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Newtonville survey wants scaled back Austin Street project

Posted by Tom Coakley  February 26, 2014 12:19 PM

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An overwhelming majority of village residents say they are receptive to the Austin Street lot being developed, but want the project scaled back significantly from what is being considered, according to a survey conducted by the Newtonville Area Council.

The survey of 738 residents, employees of village establishments, and commercial property owners also showed that parking is the top concern about the city’s plans to convert the public parking lot into a mixed-income housing and commercial development.

Six proposals are currently being considered, and Mayor Setti Warren is expected to choose a developer within days. The proposals include developments with 25 to 98 rental and condominium housing units in buildings that are from three to five stories high and include space for stores and restaurants at street level. The proposals also include open space for public use.

Many of the proposals are in sharp contrast to what the survey indicates residents of Newtonville want.

“I think the survey results demonstrate that most Newtonville residents favor doing a project, but the devil is in the details,” said Alderman Emily Norton, (cq) who represents Newtonville.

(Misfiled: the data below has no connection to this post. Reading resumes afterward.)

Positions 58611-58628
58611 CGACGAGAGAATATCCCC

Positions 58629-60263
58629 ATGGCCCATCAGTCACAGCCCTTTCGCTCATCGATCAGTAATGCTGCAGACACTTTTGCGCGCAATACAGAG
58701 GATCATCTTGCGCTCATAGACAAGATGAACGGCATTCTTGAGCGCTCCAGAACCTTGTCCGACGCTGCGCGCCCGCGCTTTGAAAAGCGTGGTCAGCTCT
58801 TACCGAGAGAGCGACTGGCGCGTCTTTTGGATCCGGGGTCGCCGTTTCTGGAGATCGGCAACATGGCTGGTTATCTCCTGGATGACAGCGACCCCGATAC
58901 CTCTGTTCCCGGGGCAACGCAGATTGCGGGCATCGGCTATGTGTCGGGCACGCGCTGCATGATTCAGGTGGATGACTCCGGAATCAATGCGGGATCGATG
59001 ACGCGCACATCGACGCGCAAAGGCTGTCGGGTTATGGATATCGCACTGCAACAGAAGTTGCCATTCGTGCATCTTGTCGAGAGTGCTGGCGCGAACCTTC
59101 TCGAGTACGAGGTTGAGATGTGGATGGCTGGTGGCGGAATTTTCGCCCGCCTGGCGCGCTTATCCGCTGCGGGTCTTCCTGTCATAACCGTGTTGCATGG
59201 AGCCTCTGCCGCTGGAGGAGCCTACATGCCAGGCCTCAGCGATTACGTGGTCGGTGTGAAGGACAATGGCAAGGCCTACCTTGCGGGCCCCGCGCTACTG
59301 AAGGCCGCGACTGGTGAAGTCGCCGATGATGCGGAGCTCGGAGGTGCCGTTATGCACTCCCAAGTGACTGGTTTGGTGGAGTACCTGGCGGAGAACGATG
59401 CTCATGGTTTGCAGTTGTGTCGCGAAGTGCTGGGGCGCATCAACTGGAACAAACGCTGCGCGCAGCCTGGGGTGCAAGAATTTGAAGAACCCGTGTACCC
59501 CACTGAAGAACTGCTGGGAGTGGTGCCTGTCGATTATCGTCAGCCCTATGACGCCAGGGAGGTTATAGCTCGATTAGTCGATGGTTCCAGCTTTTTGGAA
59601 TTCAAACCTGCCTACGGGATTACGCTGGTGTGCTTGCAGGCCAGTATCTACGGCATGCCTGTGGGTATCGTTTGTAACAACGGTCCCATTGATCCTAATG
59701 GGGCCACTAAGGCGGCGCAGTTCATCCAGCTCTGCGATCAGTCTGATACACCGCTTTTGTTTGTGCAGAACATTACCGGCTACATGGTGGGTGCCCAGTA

A petition being circulated on that has been signed by 111 people from throughout Newton, is also pushing for development of the site, but does not include the size restrictions neighbors indicated as a concern in the survey.

“We believe that adding residents, shops and public space to Newtonville’s village center will make it more vibrant, enjoyable and useful,” the petition reads.

Candace Havens, (cq) director of planning and development in the city said once a developer is picked, a long approval process with public input would allow for changes to be made in the final plans.

But it is unclear whether the neighbors’ interests in downsizing the project indicated in the survey can be synced with the city’s vision for revitalizing the village center.

The questionnaire was written by Newtonville Area Council members Tim Stone (cq) and Tom Kraus (cq) who also tabulated results of the online survey which polled village residents age 14 and older.

Three quarters of those who responded said they are receptive to development at the Austin Street lot "assuming it meets your criteria," according to the results. In addition, three quarters say they want a building of three stories or less, and 61 percent said they want 40 or fewer units of housing.

Loss of parking was cited at their top concern by nearly 70 percent, with 40 percent saying they want any development to provide at least 150 spaces, and 39 saying they want 100 or 120 spaces.

In addition to parking, residents listed additional traffic, “risk of an unattractive building, and increased population in the public schools as concerns.

Revitalizing and sprucing up Newtonville was the number one benefit of the proposed development for 65 percent of the survey respondents, followed by creating an appealing outdoor space, and new retail shops and restaurants.

In addition, the building’s design and physical appearance were ranked “very important” to 81 percent of respondents, a majority of whom agreed that the architecture should “compliment local historical buildings without necessarily replicating their style.”

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